Detention or in-school suspension are some of the possible ramifications for Sunnyside students who participated in last Friday morning's walk-out protesting U.S. immigration policy proposals.
School District spokesperson Julie Kaplicky said 15 students from Chief Kamiakin Elementary School joined the walk-out, 23 from Harrison Middle School and 40 from the high school.
"Each school will follow the unexcused absence protocol," said Kaplicky, who noted that the district looks at participation in the walk-out as skipping school.
Depending on how many unexcused absences a student has, discipline can range from detention to an in-school suspension, in which students are confined to one room at the school for an entire day. "They can still do their homework and there is a teacher in the room with them," explained Ryan Maxwell, Assistant Principal at Sunnyside High School.
Other impacts from the walk-out go beyond in-school punishment.
Kaplicky said students with unexcused absences, like those from last Friday's walk-out, are also subject to a temporary loss of eligibility for extracurricular activities and sports.
Maxwell said grades could be impacted if students don't make up the work they missed during the walk-out.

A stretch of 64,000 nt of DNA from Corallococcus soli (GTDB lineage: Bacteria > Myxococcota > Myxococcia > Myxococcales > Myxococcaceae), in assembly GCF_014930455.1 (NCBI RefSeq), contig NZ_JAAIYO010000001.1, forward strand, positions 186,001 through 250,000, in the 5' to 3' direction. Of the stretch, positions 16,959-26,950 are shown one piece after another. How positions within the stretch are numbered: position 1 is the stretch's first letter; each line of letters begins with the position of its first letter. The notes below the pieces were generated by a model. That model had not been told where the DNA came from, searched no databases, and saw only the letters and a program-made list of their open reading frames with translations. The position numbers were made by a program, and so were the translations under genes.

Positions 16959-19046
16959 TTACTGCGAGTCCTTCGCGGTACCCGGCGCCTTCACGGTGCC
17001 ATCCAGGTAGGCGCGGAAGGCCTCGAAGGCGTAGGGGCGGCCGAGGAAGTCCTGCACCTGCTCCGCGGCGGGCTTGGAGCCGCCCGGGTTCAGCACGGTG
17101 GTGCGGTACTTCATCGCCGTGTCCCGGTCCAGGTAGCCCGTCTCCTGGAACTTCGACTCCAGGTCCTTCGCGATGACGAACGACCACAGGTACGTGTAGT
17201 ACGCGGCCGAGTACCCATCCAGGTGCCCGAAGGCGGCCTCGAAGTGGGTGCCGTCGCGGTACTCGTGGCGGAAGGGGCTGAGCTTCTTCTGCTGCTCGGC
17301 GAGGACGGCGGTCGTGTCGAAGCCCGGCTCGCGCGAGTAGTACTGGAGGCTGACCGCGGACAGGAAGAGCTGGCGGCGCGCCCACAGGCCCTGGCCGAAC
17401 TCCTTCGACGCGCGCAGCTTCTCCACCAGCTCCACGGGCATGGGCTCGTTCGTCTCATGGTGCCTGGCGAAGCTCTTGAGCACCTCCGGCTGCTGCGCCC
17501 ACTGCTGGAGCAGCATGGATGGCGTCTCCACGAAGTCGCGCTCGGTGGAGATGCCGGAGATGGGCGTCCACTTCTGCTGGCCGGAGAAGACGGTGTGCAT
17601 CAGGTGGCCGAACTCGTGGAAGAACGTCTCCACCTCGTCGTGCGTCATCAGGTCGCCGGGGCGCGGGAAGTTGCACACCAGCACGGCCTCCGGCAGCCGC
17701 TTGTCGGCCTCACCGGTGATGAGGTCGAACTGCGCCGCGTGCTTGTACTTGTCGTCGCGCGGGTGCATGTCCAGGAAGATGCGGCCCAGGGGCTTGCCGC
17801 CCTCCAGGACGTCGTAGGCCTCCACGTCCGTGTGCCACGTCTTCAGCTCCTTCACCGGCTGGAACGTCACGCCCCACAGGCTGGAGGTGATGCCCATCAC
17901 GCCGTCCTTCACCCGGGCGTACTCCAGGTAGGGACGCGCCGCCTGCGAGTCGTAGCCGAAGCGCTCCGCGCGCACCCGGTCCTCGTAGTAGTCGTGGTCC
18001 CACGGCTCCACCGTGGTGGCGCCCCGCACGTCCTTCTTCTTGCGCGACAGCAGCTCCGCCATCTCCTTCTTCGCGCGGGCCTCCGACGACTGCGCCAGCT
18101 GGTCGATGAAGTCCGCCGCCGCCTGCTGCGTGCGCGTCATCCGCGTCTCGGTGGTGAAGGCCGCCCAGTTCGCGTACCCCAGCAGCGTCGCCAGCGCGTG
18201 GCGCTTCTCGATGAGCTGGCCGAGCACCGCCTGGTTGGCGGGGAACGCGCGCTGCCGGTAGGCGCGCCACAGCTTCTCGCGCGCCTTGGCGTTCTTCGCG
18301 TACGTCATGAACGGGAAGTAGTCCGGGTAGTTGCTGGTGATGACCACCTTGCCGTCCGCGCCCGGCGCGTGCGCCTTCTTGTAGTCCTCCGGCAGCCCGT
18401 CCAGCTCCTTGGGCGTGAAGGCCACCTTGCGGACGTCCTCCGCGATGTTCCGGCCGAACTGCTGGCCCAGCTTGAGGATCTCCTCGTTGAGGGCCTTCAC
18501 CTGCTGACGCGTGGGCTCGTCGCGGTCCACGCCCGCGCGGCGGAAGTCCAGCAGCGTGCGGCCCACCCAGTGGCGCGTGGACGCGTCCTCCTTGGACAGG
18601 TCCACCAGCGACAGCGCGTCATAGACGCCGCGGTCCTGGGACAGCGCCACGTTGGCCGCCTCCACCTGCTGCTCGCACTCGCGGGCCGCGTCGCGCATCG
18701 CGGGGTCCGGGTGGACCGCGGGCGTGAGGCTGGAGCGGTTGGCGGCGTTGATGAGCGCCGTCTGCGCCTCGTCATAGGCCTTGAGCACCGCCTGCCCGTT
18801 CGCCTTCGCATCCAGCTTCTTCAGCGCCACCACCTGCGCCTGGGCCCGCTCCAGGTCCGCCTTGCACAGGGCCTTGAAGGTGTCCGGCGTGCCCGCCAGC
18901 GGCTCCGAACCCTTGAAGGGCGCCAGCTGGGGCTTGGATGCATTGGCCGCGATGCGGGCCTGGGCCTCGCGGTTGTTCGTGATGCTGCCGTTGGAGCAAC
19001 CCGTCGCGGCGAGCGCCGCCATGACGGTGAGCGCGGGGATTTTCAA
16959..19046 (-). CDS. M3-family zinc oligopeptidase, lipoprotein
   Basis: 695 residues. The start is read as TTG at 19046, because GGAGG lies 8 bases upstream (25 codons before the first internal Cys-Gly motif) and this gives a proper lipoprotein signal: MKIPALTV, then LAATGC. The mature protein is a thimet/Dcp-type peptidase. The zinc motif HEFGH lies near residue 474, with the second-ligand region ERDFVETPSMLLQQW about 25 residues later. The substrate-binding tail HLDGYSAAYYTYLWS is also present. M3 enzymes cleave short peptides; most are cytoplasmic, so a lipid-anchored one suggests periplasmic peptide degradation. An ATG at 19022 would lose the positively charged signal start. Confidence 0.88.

The student walk-out not only contradicted school policy, but also ran counter to a recommendation by MECHA, an Hispanic student organization at the high school.
"The day before the walk-out, MECHA held lunch time meetings and decided as a group that the walk-out would not be the best thing to do," Maxwell noted. "The student body as a whole agreed."
What MECHA and other student leaders recommend, said Maxwell, is a letter writing campaign to U.S. Senator Maria Cantwell and other officials in Washington D.C.
"I was very impressed with the leadership of the students," Maxwell said.
He noted the letter writing campaign is already well underway, with students hoping to send at least 500 letters to the nation's capital.
The letter campaign continued this afternoon, Wednesday, when high school students gathered in the high school auditorium to put their opinions in writing.
"We're not taking a stance either way," Maxwell said of the district's position, noting the school encourages both those for and against the immigration proposals to send their opinions to legislators.